Airborne Wireless Communication Modeling and Analysis
Airborne Wireless Communication Modeling and Analysis - 27 Oct 2014
Research video by 2nd Lt Matthew Vincie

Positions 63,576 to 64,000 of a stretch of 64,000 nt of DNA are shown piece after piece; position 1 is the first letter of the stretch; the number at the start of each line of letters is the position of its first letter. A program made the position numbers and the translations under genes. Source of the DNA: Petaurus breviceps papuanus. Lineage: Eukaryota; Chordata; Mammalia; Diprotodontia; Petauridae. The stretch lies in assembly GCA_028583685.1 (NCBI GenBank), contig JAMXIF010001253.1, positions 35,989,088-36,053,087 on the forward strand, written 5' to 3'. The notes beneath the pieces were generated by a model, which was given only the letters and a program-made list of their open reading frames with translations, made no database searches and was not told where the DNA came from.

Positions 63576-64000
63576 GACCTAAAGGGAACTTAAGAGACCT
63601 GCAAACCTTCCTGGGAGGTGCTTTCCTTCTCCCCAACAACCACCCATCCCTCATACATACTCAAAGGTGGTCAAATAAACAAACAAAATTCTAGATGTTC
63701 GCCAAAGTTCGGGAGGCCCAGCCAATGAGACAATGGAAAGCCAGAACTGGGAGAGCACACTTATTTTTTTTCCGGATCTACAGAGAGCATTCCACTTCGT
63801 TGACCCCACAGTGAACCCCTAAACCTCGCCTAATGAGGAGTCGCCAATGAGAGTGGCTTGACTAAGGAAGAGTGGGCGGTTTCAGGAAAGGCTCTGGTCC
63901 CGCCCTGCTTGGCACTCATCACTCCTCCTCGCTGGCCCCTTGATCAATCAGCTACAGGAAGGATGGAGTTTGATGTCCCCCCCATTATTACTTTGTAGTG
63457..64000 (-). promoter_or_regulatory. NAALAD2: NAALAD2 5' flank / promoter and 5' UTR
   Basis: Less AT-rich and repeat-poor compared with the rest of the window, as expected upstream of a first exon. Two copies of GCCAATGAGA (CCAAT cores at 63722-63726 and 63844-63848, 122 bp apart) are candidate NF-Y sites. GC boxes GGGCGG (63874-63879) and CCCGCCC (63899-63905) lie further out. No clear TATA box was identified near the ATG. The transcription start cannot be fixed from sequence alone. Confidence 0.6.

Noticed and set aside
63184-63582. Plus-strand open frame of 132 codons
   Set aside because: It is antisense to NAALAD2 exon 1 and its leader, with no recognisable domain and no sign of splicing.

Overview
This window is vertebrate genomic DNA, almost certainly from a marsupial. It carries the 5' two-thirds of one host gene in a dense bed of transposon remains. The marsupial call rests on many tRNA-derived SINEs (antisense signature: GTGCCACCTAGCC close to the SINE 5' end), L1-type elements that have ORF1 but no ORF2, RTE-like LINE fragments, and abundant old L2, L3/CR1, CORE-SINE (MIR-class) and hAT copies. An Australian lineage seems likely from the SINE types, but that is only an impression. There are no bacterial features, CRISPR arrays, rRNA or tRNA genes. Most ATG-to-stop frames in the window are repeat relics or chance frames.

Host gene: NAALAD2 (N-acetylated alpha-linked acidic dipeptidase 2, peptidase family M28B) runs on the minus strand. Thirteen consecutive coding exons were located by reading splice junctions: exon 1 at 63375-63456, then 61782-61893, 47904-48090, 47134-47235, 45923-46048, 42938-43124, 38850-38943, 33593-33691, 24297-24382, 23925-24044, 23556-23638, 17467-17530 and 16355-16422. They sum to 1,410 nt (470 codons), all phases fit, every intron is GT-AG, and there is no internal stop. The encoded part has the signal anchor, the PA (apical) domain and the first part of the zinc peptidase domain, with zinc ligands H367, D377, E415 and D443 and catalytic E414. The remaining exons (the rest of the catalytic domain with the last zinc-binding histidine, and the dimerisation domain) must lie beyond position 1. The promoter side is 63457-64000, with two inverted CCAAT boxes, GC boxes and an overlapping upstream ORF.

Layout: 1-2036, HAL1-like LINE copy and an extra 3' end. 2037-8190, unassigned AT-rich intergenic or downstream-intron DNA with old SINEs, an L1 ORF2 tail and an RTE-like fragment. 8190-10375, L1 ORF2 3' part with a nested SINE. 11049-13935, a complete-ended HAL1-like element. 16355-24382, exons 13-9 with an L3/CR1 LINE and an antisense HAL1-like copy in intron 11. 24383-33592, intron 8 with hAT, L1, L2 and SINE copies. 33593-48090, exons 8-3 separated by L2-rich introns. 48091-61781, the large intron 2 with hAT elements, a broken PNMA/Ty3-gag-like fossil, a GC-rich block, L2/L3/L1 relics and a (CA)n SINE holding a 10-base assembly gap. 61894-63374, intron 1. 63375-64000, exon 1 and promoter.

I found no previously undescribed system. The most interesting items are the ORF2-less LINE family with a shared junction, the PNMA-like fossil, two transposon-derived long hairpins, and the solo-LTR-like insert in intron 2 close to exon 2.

Hello, I’m Matthew Vincie. I’m a Second Lieutenant in the United States Air Force. I am working on a master’s degree in electrical engineering at the Air Force Institute of Technology. My specialty is guidance, navigation, and control and I also have the secondary specialty in unmanned aerial systems. I was studying radio frequency propagation and antennae modeling to be used in an airborne environment. My thesis looked at the propagation of a single antennae, which could later be extended to multiple antennas. And then unmanned aerial systems—two aircraft between aircraft and ground station or vice versa, measuring between your aircraft and ground station, or aircraft to aircraft and modeling that so you could get insight on… OK, what’s the best way you want to put the antennas in the aircraft? How do you want to fly your aircraft? What’s the flight path you want? Maybe you’re picking up information from a ground sensor. How do you want to fly around this ground sensor to get the maximum bandwidth or data throughput? If you’re flying multiple vehicles at one time and say they’re trying to share the spectrum, how should you space those vehicles out? It’s cheaper than actually performing the flight test. So that way, it’s giving us cost savings and the insight it provides, you just can’t attain that with the flight test. The algorithms that I wrote and the documentation that I’ve come up with is going to be used in the unmanned aerial systems track for their communications lab. My code provides ability to be modified so that you can track phase shifts in order to use it for radio direction finding, and that’s one of the things that they’re looking for in the small unmanned aerial.